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Criminal liability has typically been reserved for those who have both actus reus and mens rea. Omission liability is infrequent in modern criminal codes. Despite wide public support for aiding those in peril, Western democracies have historically refused to impose any penalty upon those who fail to aid someone in danger.

However recent high profile abuse scandals—including those of the USA gymnastics team, University of Michigan and the Catholic Church have caused scholars and policymakers to rethink these assumptions. In recent years, some jurisdictions have slowly come to criminalize those who witness another in peril and fail to provide aid. However, governments remain silent on whether to punish actors not present, but who learn of ongoing peril to someone they have power to protect, but nevertheless choose to not act on their behalf. Indeed, unlike other threats to society, no legislation currently exists to effectively criminalize these enablers of crime.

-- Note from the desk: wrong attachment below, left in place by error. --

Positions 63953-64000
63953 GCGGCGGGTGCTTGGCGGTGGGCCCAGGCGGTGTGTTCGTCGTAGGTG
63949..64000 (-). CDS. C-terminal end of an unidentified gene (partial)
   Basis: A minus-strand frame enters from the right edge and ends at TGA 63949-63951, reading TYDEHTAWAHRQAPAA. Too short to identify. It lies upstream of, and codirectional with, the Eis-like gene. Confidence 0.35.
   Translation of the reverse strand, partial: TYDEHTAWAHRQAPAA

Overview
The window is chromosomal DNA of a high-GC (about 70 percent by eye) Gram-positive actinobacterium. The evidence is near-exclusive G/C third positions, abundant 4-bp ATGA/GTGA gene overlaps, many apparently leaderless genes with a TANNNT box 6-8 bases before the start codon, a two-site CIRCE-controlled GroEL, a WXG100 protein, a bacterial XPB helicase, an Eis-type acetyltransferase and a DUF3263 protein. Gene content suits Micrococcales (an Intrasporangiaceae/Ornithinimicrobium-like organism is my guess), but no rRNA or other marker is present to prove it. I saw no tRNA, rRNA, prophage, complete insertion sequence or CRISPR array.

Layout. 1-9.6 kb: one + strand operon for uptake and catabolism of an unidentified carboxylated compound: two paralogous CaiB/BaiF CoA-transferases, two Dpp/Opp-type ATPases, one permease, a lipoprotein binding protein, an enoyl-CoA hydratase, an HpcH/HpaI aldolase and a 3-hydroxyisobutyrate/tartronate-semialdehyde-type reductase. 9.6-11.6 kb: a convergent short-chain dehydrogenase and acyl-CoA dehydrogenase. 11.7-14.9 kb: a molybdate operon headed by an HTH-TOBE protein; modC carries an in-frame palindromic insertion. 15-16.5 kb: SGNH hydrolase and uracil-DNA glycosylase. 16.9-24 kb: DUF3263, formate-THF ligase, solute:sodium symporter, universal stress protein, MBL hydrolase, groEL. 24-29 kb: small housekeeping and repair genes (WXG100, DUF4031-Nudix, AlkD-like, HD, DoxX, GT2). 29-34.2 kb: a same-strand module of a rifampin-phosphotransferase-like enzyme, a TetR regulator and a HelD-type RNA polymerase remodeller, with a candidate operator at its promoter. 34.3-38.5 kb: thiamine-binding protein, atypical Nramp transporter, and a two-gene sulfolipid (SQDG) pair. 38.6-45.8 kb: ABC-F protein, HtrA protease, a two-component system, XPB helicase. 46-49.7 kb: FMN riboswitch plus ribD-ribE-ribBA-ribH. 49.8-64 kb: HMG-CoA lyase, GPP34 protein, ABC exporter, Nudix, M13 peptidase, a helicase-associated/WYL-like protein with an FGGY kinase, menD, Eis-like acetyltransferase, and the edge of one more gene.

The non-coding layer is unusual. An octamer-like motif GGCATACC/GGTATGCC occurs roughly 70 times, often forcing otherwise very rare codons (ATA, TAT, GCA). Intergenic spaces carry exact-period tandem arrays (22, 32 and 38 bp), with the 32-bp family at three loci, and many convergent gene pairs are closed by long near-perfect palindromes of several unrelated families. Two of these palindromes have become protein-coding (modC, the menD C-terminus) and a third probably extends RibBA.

What is more, the failure of governments to recognize omission as a crime has directly led to the phenomenon of institutional complicity. Institutional complicity, as defined in this Article, is where an individual turns a blind eye to abuse out of a sense of duty to an institution. This Article proposes a legal framework and definitional language to allow prosecution of actors who discover sexual assault, and yet fail to contact law enforcement. It also distinguishes between enables and bystanders of crime and facilitates the consideration of these issues of omission by legislatures.

In examining the issue from the perspective of the person in peril, the article provides a path towards more effectively redressing the harms suffered by crime victims.